We’re all familiar with the classic margarita, which can be spiced up with some salt on the rim (arriba!). But why stop at the sodium? Pretty much anything that can be ground into a fine powder or small chunks can be used to line the rim of your beverage. Not only does this add to the flavor of the drink, it also really ups the ante in presentation. Think about it: A chocolate martini by itself can look a little ho-hum. But a chocolate martini served in a glass that’s brimming with finely shaved milk chocolate? Don’t be ashamed—a little drool is understandable.
Use these five drink rimmers to make an everyday cocktail anything but. And if you really want to get into it, matching the color of a drink rimmer to a person’s outfit is très chic!
There’s nothing fancy about this one—you can just use whatever’s in your sugar jar. Even though it’s in everybody’s kitchen, sugar really can add some pizzazz to a cocktail. To apply to the rim of the glass, just take a lemon and rub it around wherever you want the coating to appear. Then dip the rim of the glass in the sweet stuff and voilà—you’re ready to pour. Sugar is used to offset the alcoholic kick you might encounter in some stronger drinks—look for it in Lemon Drops and classic cocktails like the Sidecar. Oh, and after taking a few sips of this, you’ll be totally kissable with all that sugar on your lips—just in case Mr. or Ms. Right is in the room.
The perfect way to turn a cocktail that you have at dessert into a cocktail you have for
dessert is by spicing up the rim with a little chocolate coating. Like we said before, take some chocolate shavings and apply it to the lip of your Espresso or White Chocolate Martini. In this case, skip the lemon as an application tool. Since the citrus may be a little too tart, opt for a fine coating of honey to make those shavings stick in just the right way. The best part about this one? You get to eat over the left overs.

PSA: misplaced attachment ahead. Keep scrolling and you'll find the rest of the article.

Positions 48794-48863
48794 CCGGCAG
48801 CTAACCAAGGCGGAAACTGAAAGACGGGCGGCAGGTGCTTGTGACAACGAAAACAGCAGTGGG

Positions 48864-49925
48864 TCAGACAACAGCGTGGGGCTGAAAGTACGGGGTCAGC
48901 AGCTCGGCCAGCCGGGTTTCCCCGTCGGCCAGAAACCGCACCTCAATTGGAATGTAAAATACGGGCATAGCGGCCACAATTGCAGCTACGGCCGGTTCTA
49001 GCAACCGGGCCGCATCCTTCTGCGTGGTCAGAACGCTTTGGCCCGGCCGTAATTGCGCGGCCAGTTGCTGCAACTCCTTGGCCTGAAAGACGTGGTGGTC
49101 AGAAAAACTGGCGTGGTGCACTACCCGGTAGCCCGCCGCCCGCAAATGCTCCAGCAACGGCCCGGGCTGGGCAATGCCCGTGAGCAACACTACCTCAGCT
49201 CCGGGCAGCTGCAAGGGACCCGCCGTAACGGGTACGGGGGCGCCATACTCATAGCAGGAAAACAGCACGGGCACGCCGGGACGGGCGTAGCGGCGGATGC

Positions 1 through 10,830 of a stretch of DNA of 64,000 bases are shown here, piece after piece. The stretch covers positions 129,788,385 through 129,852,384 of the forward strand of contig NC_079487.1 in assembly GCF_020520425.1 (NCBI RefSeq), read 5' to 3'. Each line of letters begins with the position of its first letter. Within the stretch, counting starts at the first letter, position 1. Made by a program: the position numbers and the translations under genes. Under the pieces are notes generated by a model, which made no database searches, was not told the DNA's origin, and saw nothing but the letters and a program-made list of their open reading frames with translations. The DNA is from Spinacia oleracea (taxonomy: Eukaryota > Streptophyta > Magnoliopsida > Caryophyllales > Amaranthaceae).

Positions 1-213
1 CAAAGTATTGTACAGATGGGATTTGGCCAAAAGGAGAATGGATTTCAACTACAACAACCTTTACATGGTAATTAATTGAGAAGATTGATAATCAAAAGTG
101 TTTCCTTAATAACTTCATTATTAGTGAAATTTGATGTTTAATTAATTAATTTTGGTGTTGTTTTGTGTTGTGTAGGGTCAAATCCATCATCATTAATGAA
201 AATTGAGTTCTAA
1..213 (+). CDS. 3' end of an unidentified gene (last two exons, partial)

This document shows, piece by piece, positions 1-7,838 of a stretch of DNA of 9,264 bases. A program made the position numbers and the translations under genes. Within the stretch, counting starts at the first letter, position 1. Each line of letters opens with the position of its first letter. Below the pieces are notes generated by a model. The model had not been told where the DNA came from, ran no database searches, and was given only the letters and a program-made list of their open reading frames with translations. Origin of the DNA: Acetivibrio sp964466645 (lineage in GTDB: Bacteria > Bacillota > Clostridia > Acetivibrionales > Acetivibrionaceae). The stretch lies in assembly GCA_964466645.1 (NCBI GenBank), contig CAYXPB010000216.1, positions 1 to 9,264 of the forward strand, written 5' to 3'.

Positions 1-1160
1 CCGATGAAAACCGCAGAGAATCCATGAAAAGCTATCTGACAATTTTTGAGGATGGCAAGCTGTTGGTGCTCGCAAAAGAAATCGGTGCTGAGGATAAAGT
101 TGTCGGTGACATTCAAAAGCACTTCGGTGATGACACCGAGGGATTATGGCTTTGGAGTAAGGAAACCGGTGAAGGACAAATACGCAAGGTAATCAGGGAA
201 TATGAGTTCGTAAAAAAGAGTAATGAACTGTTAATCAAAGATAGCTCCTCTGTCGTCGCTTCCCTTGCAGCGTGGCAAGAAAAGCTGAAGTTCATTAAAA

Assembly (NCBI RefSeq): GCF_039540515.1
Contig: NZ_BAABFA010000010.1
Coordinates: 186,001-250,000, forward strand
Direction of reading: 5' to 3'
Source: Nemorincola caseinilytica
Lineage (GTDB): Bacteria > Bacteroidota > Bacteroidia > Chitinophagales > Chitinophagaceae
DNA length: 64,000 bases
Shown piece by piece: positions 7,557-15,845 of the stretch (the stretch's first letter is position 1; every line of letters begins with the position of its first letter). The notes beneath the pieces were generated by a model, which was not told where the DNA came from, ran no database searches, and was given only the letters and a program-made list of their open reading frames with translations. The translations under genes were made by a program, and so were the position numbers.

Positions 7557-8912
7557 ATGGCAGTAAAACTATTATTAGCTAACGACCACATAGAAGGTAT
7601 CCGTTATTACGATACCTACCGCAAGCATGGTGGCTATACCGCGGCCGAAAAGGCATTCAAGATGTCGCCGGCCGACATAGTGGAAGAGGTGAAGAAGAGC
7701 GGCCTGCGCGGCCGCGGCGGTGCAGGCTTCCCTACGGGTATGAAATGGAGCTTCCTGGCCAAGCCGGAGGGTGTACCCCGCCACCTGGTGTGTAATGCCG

Word to the wise: Be careful with this one. When used correctly, it can really add some nice spice. When applied incorrectly, well, you don’t want to send your guests to the ER with burning lips (and if you do—well, you probably invited the wrong people). Find a chili powder with moderate heat, and mix it in with a coarse salt (larger chunks of sea salt work well). Apply your chili salt using a lemon or lime—you’ll want to taste this one in advance to make sure there are no five-alarm fires ready to ignite. Once you achieve the right balance, you can use this rub for drinks made with deeply flavored Mexican spirits—think dark tequilas and smoky mezcals.
You better believe you read that correctly. If you’re serving drinks for an adventurous (or especially carnivorous) crowd, you can apply bacon to the lip of the glass to complement the booze. This only works with a few spirits—stick with a hearty Kentucky bourbon that already displays a certain meatiness. Of course you can make your own bacon drink rimmer, but those bacon bits you put in salad work just fine as well. While not everyone in the room may like this (especially the vegetarians), it’s guaranteed to get everyone talking.
Is there a drink that goes well with the taste of Pop Rocks? Admittedly, not really. Will your guests freak out when those little things start bursting and popping at the first sip? You betcha. Try doing a classic Cosmopolitan with a light rim of these to get that party poppin’.